Egypt, following the trend of mobile censorship, attempted to censor SMS marketing services. The National Telecommunications Regulatory Authority (NTRA) particularly targeted smaller news services which might distribute potentially subversive information to their recipients.
To execute their censorship, the NTRA told 30 media companies that they would have to obtain special permits to continue their SMS distribution. The permits cost 1,000,000 Egyptian pounds, or the equivalent of US$175,400, which also includes insurance should the services be found guilty of a violation. These small news services would either be unable to pay, or be crippled by the expense.
Egyptian rights groups described the move as an effort to limit the expression of independent news services, which would be less likely to support the existing government. With parliamentary elections today, the government was trying to quash negative press about their officials up for re-election.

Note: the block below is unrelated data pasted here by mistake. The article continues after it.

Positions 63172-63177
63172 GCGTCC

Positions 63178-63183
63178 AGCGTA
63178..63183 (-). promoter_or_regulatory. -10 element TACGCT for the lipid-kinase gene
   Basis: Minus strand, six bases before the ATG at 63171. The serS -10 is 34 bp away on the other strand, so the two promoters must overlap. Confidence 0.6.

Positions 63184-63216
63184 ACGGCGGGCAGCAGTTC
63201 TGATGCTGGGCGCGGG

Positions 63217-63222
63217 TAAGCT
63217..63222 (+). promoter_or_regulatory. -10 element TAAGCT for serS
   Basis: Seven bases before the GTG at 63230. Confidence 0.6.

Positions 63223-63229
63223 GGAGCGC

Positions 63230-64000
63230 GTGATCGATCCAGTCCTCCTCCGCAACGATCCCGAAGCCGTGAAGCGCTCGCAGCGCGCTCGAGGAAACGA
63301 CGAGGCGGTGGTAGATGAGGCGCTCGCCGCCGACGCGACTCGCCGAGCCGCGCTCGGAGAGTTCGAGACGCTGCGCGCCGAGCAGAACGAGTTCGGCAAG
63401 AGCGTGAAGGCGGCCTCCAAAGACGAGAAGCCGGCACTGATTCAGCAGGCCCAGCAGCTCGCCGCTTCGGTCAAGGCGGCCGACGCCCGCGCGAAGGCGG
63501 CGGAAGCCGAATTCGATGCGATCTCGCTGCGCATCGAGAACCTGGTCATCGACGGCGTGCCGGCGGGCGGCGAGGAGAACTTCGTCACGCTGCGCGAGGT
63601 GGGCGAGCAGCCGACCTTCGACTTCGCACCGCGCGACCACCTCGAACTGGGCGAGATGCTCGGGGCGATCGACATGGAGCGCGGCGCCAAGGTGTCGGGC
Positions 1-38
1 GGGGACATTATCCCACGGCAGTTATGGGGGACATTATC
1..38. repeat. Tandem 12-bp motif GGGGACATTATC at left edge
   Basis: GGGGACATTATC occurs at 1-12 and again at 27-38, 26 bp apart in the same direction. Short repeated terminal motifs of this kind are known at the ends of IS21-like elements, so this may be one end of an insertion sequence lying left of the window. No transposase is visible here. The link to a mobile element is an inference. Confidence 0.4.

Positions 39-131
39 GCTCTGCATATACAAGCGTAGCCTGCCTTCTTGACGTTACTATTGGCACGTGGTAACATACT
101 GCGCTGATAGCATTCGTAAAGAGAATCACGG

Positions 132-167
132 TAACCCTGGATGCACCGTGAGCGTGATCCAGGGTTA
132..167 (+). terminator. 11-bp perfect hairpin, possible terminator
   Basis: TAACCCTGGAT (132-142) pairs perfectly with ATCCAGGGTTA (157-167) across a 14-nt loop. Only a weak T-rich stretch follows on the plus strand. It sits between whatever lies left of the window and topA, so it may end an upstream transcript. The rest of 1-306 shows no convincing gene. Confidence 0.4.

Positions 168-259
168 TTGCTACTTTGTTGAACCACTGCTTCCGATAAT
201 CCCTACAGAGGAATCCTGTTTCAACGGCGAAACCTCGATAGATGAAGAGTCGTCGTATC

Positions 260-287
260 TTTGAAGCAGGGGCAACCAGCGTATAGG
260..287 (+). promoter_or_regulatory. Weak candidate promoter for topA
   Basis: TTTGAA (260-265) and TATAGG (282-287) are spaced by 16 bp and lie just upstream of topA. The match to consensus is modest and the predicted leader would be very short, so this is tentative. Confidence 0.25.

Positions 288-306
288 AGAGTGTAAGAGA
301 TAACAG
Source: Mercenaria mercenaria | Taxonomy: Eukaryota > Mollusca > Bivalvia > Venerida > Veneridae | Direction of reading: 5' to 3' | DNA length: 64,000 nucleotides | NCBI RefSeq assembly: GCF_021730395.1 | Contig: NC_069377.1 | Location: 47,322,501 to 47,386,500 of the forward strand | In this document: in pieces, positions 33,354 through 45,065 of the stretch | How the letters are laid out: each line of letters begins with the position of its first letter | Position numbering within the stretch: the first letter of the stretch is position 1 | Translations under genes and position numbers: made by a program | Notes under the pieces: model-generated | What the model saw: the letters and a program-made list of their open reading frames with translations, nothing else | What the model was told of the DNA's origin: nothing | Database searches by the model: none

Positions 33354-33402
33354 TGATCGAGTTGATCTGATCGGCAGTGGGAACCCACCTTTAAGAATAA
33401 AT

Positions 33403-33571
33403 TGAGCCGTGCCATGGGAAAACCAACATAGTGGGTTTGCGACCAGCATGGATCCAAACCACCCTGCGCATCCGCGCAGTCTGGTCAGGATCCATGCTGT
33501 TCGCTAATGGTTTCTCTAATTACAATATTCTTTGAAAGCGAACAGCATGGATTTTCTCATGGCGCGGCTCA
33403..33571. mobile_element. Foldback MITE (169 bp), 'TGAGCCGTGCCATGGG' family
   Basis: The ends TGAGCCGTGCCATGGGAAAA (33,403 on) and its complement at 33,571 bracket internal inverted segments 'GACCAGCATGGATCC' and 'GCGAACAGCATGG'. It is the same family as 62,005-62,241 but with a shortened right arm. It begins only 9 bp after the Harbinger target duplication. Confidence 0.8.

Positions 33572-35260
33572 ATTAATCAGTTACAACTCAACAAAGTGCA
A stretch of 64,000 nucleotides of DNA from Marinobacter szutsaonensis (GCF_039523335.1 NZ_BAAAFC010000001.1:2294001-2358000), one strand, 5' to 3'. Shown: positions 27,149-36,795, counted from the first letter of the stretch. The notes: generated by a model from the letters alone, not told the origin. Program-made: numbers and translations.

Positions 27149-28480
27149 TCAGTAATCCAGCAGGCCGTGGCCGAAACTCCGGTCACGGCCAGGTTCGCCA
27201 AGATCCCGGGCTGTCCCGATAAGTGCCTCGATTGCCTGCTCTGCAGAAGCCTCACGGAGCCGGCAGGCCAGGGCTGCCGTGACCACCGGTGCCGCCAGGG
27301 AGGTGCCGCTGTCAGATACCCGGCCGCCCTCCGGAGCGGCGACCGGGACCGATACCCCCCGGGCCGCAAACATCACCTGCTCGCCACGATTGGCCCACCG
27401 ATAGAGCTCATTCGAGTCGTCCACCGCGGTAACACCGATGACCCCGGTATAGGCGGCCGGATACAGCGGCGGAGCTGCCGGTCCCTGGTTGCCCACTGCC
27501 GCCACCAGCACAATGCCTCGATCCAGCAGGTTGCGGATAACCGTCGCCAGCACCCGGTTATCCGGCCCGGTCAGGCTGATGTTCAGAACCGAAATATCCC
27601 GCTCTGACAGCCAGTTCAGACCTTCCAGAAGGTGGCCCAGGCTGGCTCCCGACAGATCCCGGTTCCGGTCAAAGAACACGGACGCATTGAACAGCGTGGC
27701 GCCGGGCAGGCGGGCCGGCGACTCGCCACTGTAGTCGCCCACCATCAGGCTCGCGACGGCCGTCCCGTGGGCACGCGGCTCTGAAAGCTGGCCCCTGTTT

The Administrative Court of Egypt ruled last week in favor of dissenters, saying that the SMS censorship was an obviously unjust limitation of free expression. The Egyptian government hasn't yet contested the ruling, but that might be a moot point, considering the election is already upon them.
source: Monsters and Critics via Textually